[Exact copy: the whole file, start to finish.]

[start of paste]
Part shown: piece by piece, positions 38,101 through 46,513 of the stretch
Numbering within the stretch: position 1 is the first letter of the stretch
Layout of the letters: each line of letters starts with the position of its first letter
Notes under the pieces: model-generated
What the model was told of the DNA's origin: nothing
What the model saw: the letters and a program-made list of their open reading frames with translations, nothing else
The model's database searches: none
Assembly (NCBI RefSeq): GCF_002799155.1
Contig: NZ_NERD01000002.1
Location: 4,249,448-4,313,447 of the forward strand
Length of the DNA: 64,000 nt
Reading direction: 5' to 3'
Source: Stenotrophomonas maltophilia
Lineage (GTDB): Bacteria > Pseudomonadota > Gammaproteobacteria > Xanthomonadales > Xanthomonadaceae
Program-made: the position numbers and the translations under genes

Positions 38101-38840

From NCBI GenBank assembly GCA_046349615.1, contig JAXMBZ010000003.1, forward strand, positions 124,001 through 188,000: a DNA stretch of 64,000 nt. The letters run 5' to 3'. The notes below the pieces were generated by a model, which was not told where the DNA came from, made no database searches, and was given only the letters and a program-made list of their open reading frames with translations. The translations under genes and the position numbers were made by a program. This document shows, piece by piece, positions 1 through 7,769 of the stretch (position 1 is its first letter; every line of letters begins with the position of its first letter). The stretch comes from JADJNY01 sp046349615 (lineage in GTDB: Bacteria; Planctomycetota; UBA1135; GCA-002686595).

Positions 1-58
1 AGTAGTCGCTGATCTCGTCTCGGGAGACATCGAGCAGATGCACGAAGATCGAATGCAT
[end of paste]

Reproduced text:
Part shown: piece by piece, positions 38,101 through 46,513 of the stretch
Numbering within the stretch: position 1 is the first letter of the stretch
Layout of the letters: each line of letters starts with the position of its first letter
Notes under the pieces: model-generated
What the model was told of the DNA's origin: nothing
What the model saw: the letters and a program-made list of their open reading frames with translations, nothing else
The model's database searches: none
Assembly (NCBI RefSeq): GCF_002799155.1
Contig: NZ_NERD01000002.1
Location: 4,249,448-4,313,447 of the forward strand
Length of the DNA: 64,000 nt
Reading direction: 5' to 3'
Source: Stenotrophomonas maltophilia
Lineage (GTDB): Bacteria > Pseudomonadota > Gammaproteobacteria > Xanthomonadales > Xanthomonadaceae
Program-made: the position numbers and the translations under genes

Positions 38101-38840

From NCBI GenBank assembly GCA_046349615.1, contig JAXMBZ010000003.1, forward strand, positions 124,001 through 188,000: a DNA stretch of 64,000 nt. The letters run 5' to 3'. The notes below the pieces were generated by a model, which was not told where the DNA came from, made no database searches, and was given only the letters and a program-made list of their open reading frames with translations. The translations under genes and the position numbers were made by a program. This document shows, piece by piece, positions 1 through 7,769 of the stretch (position 1 is its first letter; every line of letters begins with the position of its first letter). The stretch comes from JADJNY01 sp046349615 (lineage in GTDB: Bacteria; Planctomycetota; UBA1135; GCA-002686595).

Positions 1-58
1 AGTAGTCGCTGATCTCGTCTCGGGAGACATCGAGCAGATGCACGAAGATCGAATGCAT